Peruvian Law requires the existence of Regional and Local Coordinating Councils. These councils are allowed to further specify the national participatory budgeting rules, with the goal of achieving better representation of the local population (i.e., they could create laws which take gender, indigenous or marginalized groups, or other factors into account). These councils are made of 40% members from civil society organizations (30% of whom must come from entrepreneurial organizations) and 60% state-representatives. This means that the local rules are determined, in effect, through citizen-government deliberation, with the government having an automatic majority in any vote.
Influence, Outcomes and Effects
The PB in Villa El Salvador started in 2000 and is an ongoing process with already established plans for the next decade (2011-2021). Its main effect refers especially to the fact that it has managed to revive the civil society of the municipality after a period of authoritarian rule, to decentralize the process of decision making and to offer a model for the whole country in terms of active participation of the citizens in development plans of their district. The success of the project can also be seen in the number of citizens who voted in favor of the Villa El Salvador’s urban development plan: 83.7%.
The leaders and active members of civil society organizations have been the majority of participants in PB events. At first, only a small percentage of the participants represented women’s organizations. However, UNIFEM has partnered with the local government in order to promote more gender sensitive budgeting through the participatory process. As a result, 25% of the participants in the 2008 round of PB represented women’s organizations and 50% of the participating agents were women. On the municipality’s website information about the participants is available, as well as information about the way in which citizens can register for the 2014 round of PB.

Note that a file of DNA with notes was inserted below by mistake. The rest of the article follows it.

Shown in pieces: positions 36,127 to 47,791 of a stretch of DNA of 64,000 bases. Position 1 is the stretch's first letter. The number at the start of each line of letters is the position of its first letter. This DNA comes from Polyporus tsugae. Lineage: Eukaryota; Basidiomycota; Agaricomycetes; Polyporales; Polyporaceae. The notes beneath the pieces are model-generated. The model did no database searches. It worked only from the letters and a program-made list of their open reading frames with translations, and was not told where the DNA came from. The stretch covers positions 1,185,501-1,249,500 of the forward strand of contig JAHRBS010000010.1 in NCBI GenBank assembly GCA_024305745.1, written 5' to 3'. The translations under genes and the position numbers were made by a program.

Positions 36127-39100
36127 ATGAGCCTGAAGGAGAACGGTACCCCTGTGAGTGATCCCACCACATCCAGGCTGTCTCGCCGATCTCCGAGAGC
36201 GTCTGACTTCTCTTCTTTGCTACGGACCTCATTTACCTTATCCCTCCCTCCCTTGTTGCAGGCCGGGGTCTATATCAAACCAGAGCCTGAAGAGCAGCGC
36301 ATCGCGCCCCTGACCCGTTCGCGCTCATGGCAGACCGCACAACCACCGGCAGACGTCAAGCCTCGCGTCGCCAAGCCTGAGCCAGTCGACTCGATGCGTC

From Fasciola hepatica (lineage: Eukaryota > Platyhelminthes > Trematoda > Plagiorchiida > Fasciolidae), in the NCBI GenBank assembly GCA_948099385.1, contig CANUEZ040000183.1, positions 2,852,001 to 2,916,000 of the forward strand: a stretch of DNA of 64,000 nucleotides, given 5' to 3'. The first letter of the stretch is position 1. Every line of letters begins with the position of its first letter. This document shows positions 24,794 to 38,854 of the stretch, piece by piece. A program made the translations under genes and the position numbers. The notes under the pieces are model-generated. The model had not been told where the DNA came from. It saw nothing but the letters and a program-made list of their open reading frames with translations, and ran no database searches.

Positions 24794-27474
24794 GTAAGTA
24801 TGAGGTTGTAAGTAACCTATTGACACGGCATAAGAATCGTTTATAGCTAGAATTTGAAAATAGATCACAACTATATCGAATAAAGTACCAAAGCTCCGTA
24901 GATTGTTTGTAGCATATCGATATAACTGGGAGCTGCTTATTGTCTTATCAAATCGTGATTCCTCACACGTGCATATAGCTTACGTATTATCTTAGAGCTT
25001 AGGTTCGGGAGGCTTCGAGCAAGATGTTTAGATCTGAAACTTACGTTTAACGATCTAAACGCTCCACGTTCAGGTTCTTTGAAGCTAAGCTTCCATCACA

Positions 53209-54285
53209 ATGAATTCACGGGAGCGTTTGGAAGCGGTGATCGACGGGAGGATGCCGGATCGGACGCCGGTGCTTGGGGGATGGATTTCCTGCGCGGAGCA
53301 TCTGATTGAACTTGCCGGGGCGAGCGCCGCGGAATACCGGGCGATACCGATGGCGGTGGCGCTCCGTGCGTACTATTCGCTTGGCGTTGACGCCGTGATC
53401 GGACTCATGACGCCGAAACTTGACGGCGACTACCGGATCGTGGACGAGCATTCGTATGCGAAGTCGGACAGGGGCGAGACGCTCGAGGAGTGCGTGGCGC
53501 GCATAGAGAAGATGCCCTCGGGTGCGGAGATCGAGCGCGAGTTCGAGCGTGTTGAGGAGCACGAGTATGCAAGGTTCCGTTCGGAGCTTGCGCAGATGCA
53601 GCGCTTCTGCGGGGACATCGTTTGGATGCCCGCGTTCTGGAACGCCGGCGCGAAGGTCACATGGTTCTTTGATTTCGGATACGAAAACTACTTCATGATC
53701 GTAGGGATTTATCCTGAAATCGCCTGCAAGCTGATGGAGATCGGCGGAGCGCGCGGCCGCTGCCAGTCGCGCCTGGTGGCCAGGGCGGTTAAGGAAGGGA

Analysis and Lessons Learned
Although nationally-mandated PB has been a step towards giving more avenues for citizens to engage in government, there is still much room for improvement. The current PB regulations hinder the effectiveness of the PB process. The technical committees in charge of implementing the agreements adopted in the participatory process have the power to change or even reject those agreements, according to its criteria which align with the national accounting system’s standards. Furthermore, the oversight committees have no real power to ensure that the participatory agreements are carried out, as no legal sanctions for noncompliance exist. Thus, the success of the PB process depends on the attitudes of local civil servants towards PB and their willingness to cooperate with the local citizenry.